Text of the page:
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I don't want to discuss how to deal with zero effort questions (several posts already on the argument). But what about the following situation? Consider the following example

https://math.stackexchange.com/questions/776122/particle-movement-along-a-line-calculate-displacement

Now I made a comment asking to show the effort (usual comment). No response from the OP but answers that went so far as to show the entire calculation. I don't want to comment each answer negatively but what would you do? Should I ignore the situation and move on?

Thanks for considering my question...

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    $\begingroup$ So you don't want to discuss how to deal with zero effort questions, but you want to discuss how to deal with answers to zero effort questions? Sorry, but I think this is the same question in disguise, and if not I can at least say with certainty that this issue has been addressed many times before in the comments and answers to previous questions about PSQs. I don't forsee this adding anything new or constructive to the discussion, so I propose closing as a duplicate. $\endgroup$ – Alexander Gruber Apr 30 '14 at 21:31
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    $\begingroup$ @Alex: I think previous discussion has focused on the questions, because the expectation had been that changing opinions on what to do about answers was far less likely to go anywhere. (but then, talk about changing opinions on what to do with questions was thought to be unlikely to go anywhere as well) $\endgroup$ – Hurkyl Apr 30 '14 at 23:46
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    $\begingroup$ I have occasionally left comments on answers along the lines of, "by writing out a complete solution, you have deprived OP of the joy of working out any part of it on his own." $\endgroup$ – Gerry Myerson May 1 '14 at 2:43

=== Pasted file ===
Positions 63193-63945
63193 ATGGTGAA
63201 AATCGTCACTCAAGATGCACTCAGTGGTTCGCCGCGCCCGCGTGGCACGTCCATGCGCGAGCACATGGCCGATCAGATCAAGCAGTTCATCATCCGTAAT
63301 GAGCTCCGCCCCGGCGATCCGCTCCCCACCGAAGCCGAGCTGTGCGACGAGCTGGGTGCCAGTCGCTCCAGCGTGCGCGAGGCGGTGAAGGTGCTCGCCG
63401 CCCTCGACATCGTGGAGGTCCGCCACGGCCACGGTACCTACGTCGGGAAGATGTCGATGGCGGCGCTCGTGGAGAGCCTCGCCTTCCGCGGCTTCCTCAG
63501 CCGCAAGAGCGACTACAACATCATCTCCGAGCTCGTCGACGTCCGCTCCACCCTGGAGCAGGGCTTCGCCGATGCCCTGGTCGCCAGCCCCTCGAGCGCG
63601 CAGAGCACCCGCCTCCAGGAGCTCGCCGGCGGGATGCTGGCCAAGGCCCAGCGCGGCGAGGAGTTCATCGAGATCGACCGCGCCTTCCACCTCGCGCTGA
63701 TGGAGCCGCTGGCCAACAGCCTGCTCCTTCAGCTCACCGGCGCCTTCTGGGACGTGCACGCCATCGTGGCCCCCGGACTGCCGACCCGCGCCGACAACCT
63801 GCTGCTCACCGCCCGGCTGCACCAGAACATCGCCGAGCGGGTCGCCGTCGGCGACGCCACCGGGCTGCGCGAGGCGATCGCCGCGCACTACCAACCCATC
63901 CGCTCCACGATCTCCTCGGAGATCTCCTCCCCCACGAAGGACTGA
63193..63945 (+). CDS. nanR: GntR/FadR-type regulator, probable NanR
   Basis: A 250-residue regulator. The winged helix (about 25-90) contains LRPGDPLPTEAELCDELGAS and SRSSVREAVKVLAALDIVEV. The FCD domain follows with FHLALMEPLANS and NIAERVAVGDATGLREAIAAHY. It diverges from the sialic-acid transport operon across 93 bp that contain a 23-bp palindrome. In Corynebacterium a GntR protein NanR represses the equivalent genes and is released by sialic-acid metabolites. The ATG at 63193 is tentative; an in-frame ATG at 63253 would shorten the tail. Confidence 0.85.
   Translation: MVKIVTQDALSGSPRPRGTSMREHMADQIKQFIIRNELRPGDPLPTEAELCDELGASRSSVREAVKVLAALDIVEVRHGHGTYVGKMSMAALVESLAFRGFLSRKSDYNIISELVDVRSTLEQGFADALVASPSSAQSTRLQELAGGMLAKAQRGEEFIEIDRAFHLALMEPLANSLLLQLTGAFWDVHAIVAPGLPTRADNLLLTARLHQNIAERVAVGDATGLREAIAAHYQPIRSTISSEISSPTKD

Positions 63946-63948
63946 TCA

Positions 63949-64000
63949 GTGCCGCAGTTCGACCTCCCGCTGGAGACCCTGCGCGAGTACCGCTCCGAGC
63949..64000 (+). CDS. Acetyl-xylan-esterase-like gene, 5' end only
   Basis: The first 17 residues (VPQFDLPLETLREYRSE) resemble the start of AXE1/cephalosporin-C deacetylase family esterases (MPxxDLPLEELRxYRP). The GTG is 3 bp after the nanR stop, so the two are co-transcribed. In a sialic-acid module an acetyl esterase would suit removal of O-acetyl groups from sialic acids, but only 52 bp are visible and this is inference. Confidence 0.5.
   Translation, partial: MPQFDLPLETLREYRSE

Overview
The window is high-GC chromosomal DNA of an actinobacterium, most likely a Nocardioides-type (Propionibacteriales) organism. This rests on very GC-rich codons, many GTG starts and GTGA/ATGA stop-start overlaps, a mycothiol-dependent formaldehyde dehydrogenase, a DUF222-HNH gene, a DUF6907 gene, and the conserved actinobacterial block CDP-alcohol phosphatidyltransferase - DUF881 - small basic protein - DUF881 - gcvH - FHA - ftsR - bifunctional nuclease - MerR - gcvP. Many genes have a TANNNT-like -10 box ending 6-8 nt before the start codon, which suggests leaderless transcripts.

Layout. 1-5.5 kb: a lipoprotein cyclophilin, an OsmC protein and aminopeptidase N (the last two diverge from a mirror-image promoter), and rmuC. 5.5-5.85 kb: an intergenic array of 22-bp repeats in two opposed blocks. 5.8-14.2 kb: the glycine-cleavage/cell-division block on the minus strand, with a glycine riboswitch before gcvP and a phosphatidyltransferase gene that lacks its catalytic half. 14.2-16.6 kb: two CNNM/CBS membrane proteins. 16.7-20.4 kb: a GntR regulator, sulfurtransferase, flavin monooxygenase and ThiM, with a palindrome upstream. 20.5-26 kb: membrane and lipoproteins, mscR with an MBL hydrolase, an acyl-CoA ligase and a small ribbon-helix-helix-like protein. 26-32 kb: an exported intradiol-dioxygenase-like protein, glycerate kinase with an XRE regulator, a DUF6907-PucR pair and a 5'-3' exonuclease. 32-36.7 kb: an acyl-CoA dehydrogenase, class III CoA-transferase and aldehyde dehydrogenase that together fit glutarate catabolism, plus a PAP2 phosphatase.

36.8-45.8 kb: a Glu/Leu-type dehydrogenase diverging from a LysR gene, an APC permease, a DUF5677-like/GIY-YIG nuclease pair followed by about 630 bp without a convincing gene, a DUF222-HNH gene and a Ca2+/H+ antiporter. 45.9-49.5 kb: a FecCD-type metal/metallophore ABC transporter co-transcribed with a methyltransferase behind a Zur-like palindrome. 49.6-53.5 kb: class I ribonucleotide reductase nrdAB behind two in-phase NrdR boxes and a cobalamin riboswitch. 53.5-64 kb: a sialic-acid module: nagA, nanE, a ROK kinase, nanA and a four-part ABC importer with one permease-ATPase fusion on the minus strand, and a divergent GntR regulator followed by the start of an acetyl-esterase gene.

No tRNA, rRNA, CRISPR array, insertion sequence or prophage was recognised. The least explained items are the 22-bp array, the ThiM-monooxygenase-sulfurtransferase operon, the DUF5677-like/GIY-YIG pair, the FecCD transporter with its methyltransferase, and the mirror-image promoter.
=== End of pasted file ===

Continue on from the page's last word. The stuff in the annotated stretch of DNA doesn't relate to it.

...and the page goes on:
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    $\begingroup$ @user144349 The willingness of so many people to answer problem-statement questions with no thoughts, efforts, or context, has led (in my always to be humbled opinion) to a serious decline in the question quality on math.SE. This isn't a do-my-homework site, and we shouldn't encourage posts that have this intention. There's other reasons that we encourage context and details: If you look at the comment chain on the accepted answer to the question, you'll see that the lack of context originally led to an answer that had to be edited to actually answer. $\endgroup$ – user61527 May 1 '14 at 18:00
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    $\begingroup$ @T.Bongers The "willingness of so many people to answer questions" is essential to the prosperity of the site. Any actions that inhibit that are highly detrimental to the site. $\endgroup$ – Bill Dubuque May 1 '14 at 18:08
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    $\begingroup$ @BillDubuque Which is why I meant to emphasize my opposition to low-quality questions, not questions in general. My goal on math.SE is to help people learn, who are honestly putting forth an effort; I have no interest in contributing to a do-my-homework site. $\endgroup$ – user61527 May 1 '14 at 18:13
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    $\begingroup$ @T.Bongers Then simply ignore questions that are not to your taste. Suppose you happen to love questions that contain immense effort, but there are a handful of users who decide that these questions are poor quality and scheme to close them all. How would you feel about that? $\endgroup$ – Bill Dubuque May 1 '14 at 18:17
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    $\begingroup$ @BillDubuque If I was in a very small minority, and the much larger community had different feelings about what is on-topic, then the analogy would be relevant (and if my views were that opposed to the community, I simply wouldn't participate); considering the numerous meta discussions on this issue in the past, I rather doubt that the word "handful" describes the number of users who vote to close PSQs. $\endgroup$ – user61527 May 1 '14 at 18:19
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    $\begingroup$ @BillDubuque Yes, opinions vary with time (but from what I see, the opinion has been moving towards putting these questions on hold). I think that encouraging these students to ask good questions is the proper route, before voting to close; this is why I routinely leave welcoming comments to new users, also asking for context and thoughts. Finally, considering the emphasis that the site places on community moderation, I don't really see the objection to the votes describing the majority's opinion. $\endgroup$ – user61527 May 1 '14 at 18:27